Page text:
After remaining closed for five days, the Louvre museum and the Musee D'Orsay have reopened their doors to the public.
The Louvre - the world's most visited museum - reopened at 9am on Wednesday, with officials saying that there had been no damages from the floods.
There were serious damages, however, to ticket sales. It's estimated that the museum lost out on around €1.5 million in unsold tickets, with 120,000 people missing their chance to find the Mona Lisa.
The Department of Islamic Art remains closed for the moment until it is restored to normal, the museum's official site said.
Workers at the Louvre had closed to remove works stored underground to be stored on higher floors during the floods.
The Musee d'Orsay, which holds the world's greatest collection of Impressionist masterpieces, reopened at 9.30am on Wednesday. It's understood that it suffered no damage either. However there will be no late opening on Thursday evening.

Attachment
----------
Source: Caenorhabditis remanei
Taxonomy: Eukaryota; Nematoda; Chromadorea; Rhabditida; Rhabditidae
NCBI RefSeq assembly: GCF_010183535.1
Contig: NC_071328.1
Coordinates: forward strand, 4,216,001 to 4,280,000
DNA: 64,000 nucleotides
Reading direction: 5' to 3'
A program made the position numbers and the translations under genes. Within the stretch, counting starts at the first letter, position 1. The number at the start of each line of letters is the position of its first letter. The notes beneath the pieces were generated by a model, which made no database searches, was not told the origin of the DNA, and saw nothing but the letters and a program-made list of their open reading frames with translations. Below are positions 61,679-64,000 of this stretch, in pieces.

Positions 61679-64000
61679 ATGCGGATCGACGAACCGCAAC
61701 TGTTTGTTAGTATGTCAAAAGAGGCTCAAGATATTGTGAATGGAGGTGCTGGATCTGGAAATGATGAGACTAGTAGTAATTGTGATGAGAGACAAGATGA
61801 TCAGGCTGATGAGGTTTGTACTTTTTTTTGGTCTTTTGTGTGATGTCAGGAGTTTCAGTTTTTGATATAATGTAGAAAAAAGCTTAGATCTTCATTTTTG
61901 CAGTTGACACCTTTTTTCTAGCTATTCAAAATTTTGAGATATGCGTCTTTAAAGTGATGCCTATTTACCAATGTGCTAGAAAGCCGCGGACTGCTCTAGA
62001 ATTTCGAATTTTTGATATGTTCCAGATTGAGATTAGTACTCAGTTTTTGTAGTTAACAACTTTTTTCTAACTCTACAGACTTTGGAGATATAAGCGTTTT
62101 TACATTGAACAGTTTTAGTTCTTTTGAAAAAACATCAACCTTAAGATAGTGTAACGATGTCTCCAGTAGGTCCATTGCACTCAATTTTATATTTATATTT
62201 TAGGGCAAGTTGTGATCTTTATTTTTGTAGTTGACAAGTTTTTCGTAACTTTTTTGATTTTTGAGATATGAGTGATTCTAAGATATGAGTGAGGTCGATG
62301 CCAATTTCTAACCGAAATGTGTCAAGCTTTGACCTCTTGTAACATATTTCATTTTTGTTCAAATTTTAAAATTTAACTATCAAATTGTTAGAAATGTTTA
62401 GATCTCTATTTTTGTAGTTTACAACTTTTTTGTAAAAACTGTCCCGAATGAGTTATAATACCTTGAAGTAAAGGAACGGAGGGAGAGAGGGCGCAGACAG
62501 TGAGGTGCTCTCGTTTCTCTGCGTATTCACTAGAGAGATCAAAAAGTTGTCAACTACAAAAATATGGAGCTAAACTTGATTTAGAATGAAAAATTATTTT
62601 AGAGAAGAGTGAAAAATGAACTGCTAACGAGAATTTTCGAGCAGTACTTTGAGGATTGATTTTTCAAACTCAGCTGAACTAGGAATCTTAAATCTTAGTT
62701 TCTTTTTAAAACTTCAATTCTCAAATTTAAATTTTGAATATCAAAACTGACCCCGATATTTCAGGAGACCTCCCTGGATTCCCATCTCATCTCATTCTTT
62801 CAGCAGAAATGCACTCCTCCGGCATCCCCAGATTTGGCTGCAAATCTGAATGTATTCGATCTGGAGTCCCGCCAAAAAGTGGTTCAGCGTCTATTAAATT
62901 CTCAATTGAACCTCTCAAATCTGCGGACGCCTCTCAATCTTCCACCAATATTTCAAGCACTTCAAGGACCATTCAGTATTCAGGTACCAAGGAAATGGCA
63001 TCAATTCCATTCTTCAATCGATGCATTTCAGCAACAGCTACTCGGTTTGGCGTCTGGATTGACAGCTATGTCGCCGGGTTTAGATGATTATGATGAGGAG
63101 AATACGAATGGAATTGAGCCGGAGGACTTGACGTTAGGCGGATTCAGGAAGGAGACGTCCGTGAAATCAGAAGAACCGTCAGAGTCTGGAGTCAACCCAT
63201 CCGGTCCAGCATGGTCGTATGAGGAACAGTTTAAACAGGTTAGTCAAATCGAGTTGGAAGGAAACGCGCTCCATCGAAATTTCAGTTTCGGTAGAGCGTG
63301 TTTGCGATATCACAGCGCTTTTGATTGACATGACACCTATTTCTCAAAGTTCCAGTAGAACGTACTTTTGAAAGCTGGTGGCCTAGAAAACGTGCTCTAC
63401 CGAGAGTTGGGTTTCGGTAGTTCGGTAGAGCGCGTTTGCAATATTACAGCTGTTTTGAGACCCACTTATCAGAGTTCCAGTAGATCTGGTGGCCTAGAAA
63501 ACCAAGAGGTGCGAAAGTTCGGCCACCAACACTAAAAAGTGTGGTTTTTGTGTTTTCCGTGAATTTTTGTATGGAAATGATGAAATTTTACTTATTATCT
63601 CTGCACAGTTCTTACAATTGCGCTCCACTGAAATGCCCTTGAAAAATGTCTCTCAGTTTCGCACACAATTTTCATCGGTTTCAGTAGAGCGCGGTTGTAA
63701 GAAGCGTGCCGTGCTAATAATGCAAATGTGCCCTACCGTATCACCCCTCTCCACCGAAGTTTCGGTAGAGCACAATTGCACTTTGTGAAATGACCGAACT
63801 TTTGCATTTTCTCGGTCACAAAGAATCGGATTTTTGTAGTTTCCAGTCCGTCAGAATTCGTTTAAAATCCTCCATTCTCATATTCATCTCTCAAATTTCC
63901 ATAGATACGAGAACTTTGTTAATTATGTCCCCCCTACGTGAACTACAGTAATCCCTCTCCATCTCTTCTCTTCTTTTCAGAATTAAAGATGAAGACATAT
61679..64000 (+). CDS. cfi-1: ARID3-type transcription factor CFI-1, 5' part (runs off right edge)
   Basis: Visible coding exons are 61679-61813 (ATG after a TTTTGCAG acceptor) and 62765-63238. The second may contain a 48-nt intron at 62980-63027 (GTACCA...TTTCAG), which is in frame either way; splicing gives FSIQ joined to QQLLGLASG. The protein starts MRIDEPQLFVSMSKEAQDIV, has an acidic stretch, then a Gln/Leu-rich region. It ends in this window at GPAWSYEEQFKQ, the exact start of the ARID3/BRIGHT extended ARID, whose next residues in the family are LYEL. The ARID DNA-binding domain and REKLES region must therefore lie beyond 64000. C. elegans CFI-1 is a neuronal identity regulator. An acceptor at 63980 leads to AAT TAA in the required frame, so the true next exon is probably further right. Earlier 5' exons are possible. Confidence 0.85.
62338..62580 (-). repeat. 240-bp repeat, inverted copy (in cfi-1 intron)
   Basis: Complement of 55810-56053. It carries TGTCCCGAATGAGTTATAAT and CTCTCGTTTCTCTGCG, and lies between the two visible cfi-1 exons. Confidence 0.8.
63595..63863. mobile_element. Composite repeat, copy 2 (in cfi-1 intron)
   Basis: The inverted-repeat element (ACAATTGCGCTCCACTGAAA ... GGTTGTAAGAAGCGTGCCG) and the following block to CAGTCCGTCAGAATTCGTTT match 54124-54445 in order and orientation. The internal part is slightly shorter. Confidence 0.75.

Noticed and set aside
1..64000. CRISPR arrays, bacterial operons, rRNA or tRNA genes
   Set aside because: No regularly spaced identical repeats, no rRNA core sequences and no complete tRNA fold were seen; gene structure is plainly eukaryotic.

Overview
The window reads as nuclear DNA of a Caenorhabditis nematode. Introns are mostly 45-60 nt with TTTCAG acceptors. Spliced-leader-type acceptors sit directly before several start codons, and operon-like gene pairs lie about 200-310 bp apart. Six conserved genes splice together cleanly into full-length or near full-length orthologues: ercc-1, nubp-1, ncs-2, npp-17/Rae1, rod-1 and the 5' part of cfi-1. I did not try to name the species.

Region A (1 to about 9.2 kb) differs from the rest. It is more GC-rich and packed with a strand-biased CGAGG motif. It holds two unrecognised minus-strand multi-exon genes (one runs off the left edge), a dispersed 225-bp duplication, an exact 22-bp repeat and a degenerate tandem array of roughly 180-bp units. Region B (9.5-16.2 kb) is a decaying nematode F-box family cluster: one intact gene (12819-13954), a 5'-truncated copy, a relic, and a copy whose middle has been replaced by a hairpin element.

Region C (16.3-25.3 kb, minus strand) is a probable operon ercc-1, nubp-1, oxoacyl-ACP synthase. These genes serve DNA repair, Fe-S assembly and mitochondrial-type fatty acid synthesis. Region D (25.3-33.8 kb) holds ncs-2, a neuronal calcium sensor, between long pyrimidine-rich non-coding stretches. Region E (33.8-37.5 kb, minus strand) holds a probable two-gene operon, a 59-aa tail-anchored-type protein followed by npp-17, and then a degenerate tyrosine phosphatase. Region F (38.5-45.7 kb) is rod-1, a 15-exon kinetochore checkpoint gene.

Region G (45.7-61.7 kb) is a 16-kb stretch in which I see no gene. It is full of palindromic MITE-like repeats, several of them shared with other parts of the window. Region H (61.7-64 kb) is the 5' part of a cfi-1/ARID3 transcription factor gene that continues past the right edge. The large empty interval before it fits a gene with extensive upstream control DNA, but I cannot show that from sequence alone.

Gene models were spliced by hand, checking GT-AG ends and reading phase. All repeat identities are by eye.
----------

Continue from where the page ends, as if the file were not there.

Both museums were shut down as a precaution as the waters of the River Seine approached a peak of what eventually was 6.10 metres above normal levels. Luckily, both institutions had organised drills this year to deal with floods.
Below are some pictures from a worker at the Louvre showing the shifting of art as flood waters increased.
President Francois Hollande visited the scene on Saturday.
The torrential rains in France have since moved to the north east, with large swathes of the country put on alert on Wednesday as the deadly storms continued.